Flaws in protection mechanism leaves websites more exposed to DOM XSS-based attacks

Techniques that might be abused to bypass the Trusted Types security mechanism in earlier versions of Chrome have been unveiled

Security researchers have uncovered multiple unprotected properties to bypass Trusted Types, a widely used web security mechanism, in some scenarios.

Trusted Types is an important technology that allows websites to define strict rules on handling various DOM (Document Object Model) properties, a useful technique in guarding against DOM-based cross-site scripting (XSS) attacks.

A bypass discovered by well-known researcher Masato Kinugawa uses attribute properties to bypass the protection that Trusted Types would normally offer.

If a site was to use these properties and was vulnerable to DOM XSS then Trusted Types would not protect it, Kinugawa found. If a site modified an existing attribute value via nodeValue/textContent, as explained in a post on a Chrome security mailing list, then Trusted Types would ignore the assignment completely.

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The vulnerability was demonstrated in Chrome v100.0.4892.0 (Official Build) canary (64-bit). Other versions of Chrome and other browsers may be vulnerable, but this has not been tested.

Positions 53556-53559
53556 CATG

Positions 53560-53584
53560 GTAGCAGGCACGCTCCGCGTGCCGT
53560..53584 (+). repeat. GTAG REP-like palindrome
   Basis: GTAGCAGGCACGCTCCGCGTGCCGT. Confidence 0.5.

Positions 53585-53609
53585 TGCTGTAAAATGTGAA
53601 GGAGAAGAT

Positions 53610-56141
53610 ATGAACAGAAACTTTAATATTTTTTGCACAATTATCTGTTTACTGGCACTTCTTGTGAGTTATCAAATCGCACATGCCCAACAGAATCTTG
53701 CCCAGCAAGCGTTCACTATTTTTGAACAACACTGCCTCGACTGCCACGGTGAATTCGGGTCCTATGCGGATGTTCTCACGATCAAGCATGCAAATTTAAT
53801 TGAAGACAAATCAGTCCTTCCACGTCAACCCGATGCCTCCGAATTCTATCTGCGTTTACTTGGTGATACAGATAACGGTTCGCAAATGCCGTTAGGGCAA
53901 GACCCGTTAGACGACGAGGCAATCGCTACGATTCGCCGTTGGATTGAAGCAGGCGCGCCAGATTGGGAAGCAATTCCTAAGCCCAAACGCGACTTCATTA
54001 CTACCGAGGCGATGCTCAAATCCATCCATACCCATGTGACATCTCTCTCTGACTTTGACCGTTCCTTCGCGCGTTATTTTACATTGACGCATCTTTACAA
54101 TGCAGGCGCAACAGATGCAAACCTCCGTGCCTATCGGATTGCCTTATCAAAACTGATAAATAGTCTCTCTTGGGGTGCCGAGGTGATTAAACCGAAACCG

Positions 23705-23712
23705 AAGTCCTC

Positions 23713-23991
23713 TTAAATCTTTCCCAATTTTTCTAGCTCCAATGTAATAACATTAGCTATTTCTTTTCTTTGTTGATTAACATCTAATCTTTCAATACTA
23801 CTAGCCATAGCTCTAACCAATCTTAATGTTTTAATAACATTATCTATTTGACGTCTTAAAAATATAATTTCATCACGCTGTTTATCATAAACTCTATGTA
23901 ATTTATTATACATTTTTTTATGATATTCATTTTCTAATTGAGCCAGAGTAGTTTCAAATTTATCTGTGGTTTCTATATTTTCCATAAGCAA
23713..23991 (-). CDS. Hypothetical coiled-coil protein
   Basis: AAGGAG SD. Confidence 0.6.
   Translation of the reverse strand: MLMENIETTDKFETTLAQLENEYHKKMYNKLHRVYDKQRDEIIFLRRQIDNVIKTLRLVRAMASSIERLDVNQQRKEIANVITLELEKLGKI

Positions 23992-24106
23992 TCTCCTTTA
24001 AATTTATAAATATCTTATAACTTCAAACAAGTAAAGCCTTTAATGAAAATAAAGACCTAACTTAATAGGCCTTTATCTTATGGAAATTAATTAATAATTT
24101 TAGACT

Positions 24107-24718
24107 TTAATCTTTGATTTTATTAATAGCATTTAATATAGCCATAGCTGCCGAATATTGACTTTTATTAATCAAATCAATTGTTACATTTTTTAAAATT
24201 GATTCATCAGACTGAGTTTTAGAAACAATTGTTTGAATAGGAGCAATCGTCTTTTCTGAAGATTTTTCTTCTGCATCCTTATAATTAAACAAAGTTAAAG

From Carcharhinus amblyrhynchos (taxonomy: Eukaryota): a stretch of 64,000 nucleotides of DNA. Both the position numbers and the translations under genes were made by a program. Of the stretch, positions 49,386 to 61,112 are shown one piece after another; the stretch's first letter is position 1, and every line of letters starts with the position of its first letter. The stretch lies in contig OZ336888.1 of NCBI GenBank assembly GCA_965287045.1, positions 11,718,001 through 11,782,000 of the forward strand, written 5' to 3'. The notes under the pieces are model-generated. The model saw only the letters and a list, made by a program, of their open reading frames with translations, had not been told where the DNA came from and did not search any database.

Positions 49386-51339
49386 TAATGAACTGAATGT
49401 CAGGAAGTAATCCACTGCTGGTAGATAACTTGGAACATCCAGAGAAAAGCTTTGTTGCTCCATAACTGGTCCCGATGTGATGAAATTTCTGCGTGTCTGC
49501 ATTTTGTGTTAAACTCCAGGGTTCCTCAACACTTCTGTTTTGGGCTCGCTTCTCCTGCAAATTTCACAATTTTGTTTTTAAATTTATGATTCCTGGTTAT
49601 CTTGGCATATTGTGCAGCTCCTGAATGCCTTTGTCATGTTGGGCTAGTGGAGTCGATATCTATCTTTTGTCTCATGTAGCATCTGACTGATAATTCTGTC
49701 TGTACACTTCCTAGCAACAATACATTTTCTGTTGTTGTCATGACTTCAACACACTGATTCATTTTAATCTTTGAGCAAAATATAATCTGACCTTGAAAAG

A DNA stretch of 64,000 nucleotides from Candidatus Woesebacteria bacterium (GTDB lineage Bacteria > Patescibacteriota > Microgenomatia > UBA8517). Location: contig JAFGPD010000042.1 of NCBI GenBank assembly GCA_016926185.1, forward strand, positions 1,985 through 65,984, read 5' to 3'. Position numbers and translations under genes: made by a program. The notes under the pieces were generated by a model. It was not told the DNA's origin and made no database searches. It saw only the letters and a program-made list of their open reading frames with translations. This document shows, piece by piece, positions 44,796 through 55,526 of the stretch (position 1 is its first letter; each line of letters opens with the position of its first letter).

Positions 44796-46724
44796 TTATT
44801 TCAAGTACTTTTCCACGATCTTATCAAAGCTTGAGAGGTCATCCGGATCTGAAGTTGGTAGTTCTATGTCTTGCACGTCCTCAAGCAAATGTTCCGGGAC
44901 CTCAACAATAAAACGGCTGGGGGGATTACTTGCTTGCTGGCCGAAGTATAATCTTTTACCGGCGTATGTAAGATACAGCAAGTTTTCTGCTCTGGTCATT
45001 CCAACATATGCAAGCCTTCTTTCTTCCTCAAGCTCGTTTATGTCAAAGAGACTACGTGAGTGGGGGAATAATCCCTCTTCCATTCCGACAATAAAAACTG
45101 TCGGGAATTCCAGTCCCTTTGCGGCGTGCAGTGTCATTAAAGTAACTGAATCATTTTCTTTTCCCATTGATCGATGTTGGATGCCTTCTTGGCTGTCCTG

The latest versions of Chrome address the problem.

The vulnerability – tracked as CVE-2022-1494 and said to involve “insufficient data validation in Trusted Types” – was first reported on February 16 but details were only publicly released last week.

The Daily Swig contacted both Kinugawa and Krzysztof Kotowicz, the Google software engineer who created Trusted Types, for comment. No word back, as yet, but we’ll update this story as and when more information comes to hand.

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